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Honey for the Symptomatic Relief of Cough in Children with Upper Respiratory Tract Infections

Three Part Question

In [children with an upper Respiratory Tract Infection (URTI) and cough] is [honey better than standard symptomatic therapy] in regards to [improvement in severity or frequency of the cough]?

Clinical Scenario

A mother brings her 4 year old son to the emergency department with a cough, runny nose, and sore throat for the last 3 days. She requests medicine for the cough which has been keeping them up at night. You wonder if there is sufficient evidence to support the use of honey for the treatment of cough in children with URTIs.

Search Strategy

Medline 1950-04/09 using OVID interface, Cochrane Library (2009), PubMed clinical queries.

[(exp cough/ or, or exp common cold/ or common, or exp respiratory tract infections/) AND (exp honey/ or]. LIMIT to child (0-18 years), human AND English

Search Outcome

9 papers were found of which 1 was relevant to the three part question.

Relevant Paper(s)

Author, date and country Patient group Study type (level of evidence) Outcomes Key results Study Weaknesses
Paul et al.
United States
105 children aged 2 to 18 years with upper respiratory tract infections, nocturnal symptoms, and illness duration of 7 days or less who presented to an outpatient general pediatric practice. A survey was administered to parents on 2 consecutive days, first on the day of presentation when no medication had been given the prior evening and then the next day when honey, honey-flavored Dextromethorphan (DM), or no treatment had been given prior to bedtime. Symptoms were assessed by a parent using a 7 point Likert scale.Partially double-blinded randomized controlled trial. The no treatment group was not given a placebo.Cough frequency score improvement1.89 vs 1.39 vs 0.92 (Honey vs DM vs No Treatment) (p>0.001)At baseline most symptoms were scored at about 4 (0-6 for most severe). 135 children were enrolled, only 105 completed the survey, the follow up of which was conducted by telephone. Sample size may have been too small to have enough statistical power to detect paired differences between honey and dextromethorphan and dextromethorphan and no treatment.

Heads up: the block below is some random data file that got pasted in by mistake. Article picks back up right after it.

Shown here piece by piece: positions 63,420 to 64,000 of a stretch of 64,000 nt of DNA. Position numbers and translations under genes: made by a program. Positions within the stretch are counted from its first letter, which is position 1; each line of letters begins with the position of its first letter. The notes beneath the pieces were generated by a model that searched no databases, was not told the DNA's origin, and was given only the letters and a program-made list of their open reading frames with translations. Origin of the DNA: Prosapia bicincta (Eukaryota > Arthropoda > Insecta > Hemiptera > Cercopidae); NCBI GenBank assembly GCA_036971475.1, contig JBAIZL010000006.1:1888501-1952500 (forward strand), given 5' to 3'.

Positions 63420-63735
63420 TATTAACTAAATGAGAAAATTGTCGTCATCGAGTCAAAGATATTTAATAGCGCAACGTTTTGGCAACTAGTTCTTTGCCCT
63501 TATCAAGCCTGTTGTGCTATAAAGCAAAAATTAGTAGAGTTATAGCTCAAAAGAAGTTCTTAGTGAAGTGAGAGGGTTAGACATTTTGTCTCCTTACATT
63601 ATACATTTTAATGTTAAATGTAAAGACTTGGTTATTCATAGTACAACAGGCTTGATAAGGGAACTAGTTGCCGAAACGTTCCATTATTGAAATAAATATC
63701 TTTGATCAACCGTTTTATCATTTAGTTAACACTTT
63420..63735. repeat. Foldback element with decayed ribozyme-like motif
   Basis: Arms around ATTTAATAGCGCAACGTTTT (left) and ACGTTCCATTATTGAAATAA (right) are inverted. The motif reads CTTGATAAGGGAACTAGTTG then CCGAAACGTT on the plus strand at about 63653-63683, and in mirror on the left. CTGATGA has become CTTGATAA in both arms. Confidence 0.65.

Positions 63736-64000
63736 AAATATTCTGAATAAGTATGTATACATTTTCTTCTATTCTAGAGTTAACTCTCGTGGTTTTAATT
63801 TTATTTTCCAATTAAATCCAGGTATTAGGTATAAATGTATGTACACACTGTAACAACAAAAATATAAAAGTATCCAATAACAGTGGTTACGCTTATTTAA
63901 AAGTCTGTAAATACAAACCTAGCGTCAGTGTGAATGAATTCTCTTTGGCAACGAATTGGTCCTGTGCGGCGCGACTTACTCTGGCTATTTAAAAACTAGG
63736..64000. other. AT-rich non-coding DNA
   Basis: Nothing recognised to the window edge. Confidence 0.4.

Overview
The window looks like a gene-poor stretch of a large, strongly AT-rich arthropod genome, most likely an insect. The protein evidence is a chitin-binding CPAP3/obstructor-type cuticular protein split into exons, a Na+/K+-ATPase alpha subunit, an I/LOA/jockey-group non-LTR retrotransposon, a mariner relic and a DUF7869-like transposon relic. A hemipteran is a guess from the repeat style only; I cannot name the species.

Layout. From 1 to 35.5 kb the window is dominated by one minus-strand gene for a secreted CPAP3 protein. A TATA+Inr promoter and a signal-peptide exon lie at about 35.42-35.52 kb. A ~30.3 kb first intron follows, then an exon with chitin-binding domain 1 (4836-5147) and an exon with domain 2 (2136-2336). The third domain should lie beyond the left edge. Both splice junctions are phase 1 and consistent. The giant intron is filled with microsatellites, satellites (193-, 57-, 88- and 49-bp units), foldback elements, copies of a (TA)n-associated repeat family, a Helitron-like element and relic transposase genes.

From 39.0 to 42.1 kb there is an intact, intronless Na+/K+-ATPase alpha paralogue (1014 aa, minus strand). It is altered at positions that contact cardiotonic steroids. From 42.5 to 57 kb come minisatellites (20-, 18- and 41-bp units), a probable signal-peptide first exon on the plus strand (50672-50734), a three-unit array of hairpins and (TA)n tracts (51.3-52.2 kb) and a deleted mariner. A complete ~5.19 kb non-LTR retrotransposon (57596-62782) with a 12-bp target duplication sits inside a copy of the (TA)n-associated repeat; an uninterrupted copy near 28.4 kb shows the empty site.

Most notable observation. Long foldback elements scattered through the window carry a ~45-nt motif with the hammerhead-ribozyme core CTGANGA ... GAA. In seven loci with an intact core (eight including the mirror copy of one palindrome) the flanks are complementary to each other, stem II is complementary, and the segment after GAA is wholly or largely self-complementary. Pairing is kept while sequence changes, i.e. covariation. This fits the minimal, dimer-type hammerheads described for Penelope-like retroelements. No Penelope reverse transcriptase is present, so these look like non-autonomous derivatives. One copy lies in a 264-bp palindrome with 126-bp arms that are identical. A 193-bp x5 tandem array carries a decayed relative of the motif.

Cough severity score improvement1.80 vs 1.30 vs 1.11 (p>0.001)
Cough bothersome score improvement2.23 vs 1.94 vs 1.30 (p>0.001)
Effect on child sleep improvement2.49 vs 1.79 vs 1.57 (p>0.001)
Effect on parent sleep improvement2.31 vs 1.97 vs 1.51 (p>0.001)
Combined symptom score improvement10.71 vs 8.39 vs 6.41 (p>0.001)


There was only 1 relevant study found. Significant differences were detected in the amount of improvement reported for all of the study outcomes in the 3 way comparison, with honey consistently scoring the best and no treatment scoring the worst. Paired comparisons of honey and dextromethorphan showed no significant differences. Similarly paired comparisons of dextromethorphan and no treatment showed no significant difference. Honey did appear to be superior to no treatment for cough frequency, child sleep, and the combined symptom score. Given the lack of efficacy and adverse side effect profile of dextromethorphan, honey, which is considered safe in children over age 1, may be a suitable alternative.

Clinical Bottom Line

Honey shows early promise as a treatment for the cough and sleep difficulty associated with childhood upper respiratory tract infection.


  1. Paul IM. Beiler J. McMonagle A. Shaffer ML. Duda L. Berlin CM Jr. Effect of Honey, Dextromethorphan, and No Treatment on Nocturnal Cough and Sleep Quality for Coughing Children and Their Parents Archives of Pediatrics & Adolescent Medicine December 2007; Vol 161 (12), 1140-6